‘October Rain,’ Israel’s Proposed Eurovision Entry, Causes a Storm

A song called “October Rain” might simply be a ballad about dreary fall weather. But in the charged atmosphere following the Hamas-led attacks on Israel of Oct. 7, the title could also signal a lament about that tragedy, or a rallying call to stand firm against terrorism.

This week, the meaning of “October Rain” — a song that very few people have heard — became a contested question when newspapers in Israel reported that a song with that name had been chosen to represent the country in this year’s Eurovision Song Contest.

Although initial reports gave few details of the song, they sparked a furor on social media. Some Eurovision fans complained that the track was clearly referring to Oct. 7 and should not be allowed in the nonpolitical event in which pop stars, representing countries, compete against each other each May.

Since Eurovision began in 1956, the European Broadcasting Union, which organizes the contest, has forbidden songs that make political statements, insisting that the competition should unify, rather than divide. Every year, the union vets proposed lyrics to ensure they do not undermine that principle. Although Israel is not in Europe, its broadcaster is a member of the European Broadcasting Union, and therefore the country is eligible to compete in Eurovision.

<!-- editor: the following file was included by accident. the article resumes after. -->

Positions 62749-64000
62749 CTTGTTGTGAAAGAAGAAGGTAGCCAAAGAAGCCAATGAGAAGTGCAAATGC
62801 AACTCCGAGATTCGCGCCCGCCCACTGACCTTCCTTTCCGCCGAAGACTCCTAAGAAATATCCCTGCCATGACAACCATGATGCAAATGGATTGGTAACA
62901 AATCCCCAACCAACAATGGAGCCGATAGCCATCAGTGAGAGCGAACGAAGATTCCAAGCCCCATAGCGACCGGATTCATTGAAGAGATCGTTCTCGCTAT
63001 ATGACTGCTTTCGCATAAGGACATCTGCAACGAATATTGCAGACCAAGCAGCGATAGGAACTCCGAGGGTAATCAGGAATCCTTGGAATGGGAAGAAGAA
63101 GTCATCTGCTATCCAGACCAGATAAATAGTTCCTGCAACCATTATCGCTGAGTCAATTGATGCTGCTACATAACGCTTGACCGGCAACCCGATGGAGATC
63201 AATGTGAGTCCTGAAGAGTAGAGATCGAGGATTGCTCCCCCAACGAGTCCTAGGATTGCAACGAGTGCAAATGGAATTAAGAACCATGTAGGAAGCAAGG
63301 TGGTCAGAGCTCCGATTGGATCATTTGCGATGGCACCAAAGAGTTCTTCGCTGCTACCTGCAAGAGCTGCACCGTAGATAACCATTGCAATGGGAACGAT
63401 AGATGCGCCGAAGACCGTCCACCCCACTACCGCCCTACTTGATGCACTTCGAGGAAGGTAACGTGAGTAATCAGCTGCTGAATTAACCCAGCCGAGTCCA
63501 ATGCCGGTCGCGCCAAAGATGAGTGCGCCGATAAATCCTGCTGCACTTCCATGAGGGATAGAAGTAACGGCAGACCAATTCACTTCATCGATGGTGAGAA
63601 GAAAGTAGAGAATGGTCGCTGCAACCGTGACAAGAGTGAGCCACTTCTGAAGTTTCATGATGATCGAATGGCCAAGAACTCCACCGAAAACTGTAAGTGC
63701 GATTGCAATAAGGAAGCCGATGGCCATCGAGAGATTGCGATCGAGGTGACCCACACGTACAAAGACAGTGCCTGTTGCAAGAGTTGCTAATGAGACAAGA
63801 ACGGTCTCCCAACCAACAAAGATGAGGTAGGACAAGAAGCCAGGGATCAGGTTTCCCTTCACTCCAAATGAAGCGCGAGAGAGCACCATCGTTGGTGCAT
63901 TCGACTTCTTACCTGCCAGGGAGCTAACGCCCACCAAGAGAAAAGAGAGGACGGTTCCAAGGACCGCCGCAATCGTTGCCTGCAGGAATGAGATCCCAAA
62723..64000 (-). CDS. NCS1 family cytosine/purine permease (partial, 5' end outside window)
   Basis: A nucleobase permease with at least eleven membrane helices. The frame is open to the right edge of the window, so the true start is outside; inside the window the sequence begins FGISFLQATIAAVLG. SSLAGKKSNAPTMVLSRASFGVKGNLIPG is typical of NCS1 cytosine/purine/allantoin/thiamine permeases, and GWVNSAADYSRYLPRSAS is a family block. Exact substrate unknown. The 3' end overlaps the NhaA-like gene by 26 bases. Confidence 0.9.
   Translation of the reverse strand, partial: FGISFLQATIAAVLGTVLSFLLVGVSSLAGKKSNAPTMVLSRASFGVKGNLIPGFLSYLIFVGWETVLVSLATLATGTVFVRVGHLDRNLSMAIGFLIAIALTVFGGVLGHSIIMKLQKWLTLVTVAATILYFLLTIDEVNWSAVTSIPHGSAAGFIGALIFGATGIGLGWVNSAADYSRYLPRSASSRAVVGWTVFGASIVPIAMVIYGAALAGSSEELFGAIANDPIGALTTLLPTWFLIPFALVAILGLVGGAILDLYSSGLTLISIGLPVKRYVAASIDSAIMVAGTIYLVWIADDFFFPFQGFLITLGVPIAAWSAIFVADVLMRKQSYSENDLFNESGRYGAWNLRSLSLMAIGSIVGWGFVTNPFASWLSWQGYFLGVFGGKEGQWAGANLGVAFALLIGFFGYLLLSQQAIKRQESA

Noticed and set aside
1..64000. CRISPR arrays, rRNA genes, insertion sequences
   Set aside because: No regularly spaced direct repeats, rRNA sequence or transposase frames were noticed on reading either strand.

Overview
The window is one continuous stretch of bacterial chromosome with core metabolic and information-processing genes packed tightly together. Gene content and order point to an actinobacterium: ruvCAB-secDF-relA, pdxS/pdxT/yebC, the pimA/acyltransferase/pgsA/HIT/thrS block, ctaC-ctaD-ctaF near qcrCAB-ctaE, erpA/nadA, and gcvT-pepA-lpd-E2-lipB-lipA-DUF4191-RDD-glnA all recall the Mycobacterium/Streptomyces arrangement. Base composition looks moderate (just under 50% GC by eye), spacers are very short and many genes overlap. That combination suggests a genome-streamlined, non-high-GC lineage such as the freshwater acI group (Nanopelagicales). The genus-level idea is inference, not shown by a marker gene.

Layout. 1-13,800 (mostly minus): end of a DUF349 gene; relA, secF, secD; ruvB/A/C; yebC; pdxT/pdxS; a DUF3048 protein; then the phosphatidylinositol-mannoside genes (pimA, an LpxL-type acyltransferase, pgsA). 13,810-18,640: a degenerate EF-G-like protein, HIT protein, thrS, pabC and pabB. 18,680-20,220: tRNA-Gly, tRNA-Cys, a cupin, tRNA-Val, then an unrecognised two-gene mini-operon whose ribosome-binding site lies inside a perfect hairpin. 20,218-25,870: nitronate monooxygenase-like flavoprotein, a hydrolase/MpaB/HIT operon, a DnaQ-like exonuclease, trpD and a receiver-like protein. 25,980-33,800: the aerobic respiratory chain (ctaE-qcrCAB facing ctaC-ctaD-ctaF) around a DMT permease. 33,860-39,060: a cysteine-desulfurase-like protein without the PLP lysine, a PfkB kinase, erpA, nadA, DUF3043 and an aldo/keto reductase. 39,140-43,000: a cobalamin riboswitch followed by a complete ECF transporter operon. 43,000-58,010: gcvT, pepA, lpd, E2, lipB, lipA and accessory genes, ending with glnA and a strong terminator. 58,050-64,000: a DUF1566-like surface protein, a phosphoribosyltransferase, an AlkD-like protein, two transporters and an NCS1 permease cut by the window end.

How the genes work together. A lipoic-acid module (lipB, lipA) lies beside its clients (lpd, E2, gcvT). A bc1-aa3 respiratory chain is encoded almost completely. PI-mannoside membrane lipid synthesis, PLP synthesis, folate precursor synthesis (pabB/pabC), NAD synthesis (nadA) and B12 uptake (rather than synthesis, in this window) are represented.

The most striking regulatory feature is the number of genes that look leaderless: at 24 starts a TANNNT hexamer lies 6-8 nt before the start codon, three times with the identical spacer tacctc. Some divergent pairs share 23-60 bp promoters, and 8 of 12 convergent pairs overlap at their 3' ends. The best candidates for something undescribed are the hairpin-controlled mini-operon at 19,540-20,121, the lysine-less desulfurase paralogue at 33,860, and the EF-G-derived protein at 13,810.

On Wednesday, the news division of Kan, Israel’s public broadcaster, which oversees the country’s participation in Eurovision, reported that the broadcaster had begun discussions with the European Broadcasting Union over the suitability of “October Rain.” If the union refused to approve the track, the report speculated, Israel would not submit an alternative and would then be barred from the contest.

Miki Zohar, the country’s culture minister, said in a post on X on Wednesday that it would be “scandalous” if the song wasn’t allowed to compete.

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